President Lankan introduces new government amid protests | News

The president of Sri Lanka, Gotabaya Rajapaksa, presented on Monday his new government team made up of 17 ministries, in which three members of his family will not be, in the framework of a series of massive protests calling for his resignation.


Sri Lanka declares itself in default after defaulting on its external debt

However, the Sri Lankan opposition is ready to hold a no-confidence vote against the government, opposition lawmaker Harsha de Silva announced.

“We are confident that we have the numbers and we will table the motion at the right time,” said de Silva, a member of parliament from the opposition Samagi Jana Balawegaya party.

Following pressure from protesters calling for his resignation, the president removed two of his brothers and a nephew from the new team, but retained another brother, Mahinda Rajapaksa, who is the prime minister.

Widespread protests with chants of Gotabaya go home) against the president and prime minister have dragged on for the past month as Sri Lankans struggle with 12-hour power cuts and extreme shortages of food, medicine and fuel. .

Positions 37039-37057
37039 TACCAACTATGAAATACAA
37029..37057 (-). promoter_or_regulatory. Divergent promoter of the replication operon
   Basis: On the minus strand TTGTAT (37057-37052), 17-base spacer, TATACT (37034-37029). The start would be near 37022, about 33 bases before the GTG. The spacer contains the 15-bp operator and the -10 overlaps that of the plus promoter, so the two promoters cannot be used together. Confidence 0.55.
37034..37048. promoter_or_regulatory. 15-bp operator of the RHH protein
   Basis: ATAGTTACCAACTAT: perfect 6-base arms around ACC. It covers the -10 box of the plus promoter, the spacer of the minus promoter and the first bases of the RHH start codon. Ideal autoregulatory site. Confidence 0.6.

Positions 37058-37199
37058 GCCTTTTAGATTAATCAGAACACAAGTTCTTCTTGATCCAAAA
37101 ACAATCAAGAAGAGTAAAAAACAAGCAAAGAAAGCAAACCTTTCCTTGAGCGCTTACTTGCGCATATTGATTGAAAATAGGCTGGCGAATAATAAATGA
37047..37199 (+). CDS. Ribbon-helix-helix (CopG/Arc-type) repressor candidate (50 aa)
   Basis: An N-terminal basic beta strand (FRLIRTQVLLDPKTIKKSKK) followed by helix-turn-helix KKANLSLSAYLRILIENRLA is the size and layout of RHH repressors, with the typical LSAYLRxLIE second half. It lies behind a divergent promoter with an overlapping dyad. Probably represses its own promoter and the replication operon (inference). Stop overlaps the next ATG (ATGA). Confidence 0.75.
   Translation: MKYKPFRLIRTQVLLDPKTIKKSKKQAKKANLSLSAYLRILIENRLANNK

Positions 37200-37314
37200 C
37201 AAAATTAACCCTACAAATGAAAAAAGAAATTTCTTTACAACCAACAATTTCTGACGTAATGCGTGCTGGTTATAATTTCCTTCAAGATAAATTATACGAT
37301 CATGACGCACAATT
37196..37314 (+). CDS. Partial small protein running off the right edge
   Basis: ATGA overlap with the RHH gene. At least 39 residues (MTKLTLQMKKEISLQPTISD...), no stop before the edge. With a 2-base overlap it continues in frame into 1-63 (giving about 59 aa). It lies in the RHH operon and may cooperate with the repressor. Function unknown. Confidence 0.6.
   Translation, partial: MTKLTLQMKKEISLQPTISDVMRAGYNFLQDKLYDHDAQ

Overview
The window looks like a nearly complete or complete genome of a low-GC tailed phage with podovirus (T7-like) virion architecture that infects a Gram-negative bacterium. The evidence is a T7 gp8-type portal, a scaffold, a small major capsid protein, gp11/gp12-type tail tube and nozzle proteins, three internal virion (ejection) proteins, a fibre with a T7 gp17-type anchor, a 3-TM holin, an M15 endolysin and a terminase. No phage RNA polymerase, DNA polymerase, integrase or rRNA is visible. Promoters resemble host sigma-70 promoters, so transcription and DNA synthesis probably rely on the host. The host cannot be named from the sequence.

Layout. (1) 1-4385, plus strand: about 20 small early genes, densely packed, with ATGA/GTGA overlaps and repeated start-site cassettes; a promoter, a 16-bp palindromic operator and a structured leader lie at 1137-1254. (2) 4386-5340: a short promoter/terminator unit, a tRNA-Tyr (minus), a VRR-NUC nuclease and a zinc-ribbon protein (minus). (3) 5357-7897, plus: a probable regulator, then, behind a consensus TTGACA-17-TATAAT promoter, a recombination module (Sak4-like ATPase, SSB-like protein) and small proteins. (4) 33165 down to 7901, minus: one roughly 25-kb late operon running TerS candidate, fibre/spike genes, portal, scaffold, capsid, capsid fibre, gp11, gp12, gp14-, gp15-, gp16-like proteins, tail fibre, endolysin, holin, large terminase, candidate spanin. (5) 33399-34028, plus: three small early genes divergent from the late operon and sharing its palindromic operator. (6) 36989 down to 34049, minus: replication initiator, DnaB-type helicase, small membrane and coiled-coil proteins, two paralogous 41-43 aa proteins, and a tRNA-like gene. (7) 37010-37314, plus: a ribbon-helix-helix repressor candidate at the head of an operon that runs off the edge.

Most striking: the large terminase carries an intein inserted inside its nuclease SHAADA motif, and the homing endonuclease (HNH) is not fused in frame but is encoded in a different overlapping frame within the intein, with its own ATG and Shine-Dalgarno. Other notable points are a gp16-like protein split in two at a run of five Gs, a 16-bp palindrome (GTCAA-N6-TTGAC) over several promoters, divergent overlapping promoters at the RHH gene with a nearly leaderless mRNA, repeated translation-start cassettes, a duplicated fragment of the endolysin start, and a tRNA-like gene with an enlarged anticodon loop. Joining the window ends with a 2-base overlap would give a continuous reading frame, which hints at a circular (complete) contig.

Government seeks a loan from the IMF

The Sri Lankan government, amid a severe economic crisis and widespread protests across the Indian Ocean country, sent a delegation to the International Monetary Fund (IMF) in Washington on Sunday to discuss how to obtain a loan.

The delegation is led by Finance Minister Ali Sabri, and includes Central Bank Governor Nandlal Wirasinghe. In the coming days, the delegation will visit the headquarters of the International Monetary Fund for talks.

Sabri reported that if the discussions go well, they expect to receive around 4,000 million dollars from the IMF in five tranches, which would contribute to solving the crisis in which Sri Lanka is in the midst of a serious economic crisis, with reserves of currencies of less than 2,000 million dollars.

Sri Lanka’s Finance Ministry announced on Tuesday last week that the government has decided to stop servicing common debt for all related debt for the time being until it can work out a systematic and agreed restructuring plan with the help of the IMF.

Meanwhile, Sri Lanka’s Treasury Secretary Mahinda Siriwardhana said Monday that the country will take measures to stabilize the economy, including strengthening public finances.

Sirivardhana’s comments come after the Sri Lankan government sent the delegation to Washington.

Figures show that around 125 billion Sri Lankan rupees, equivalent to $384 million worth of banknotes, were printed in April and government spending has also increased despite a growing shortage of foreign exchange.

The Central Bank of Sri Lanka announced on Tuesday the temporary suspension of foreign debt payments after a month of massive protests in the main cities of the Asian country against food shortages and inflation.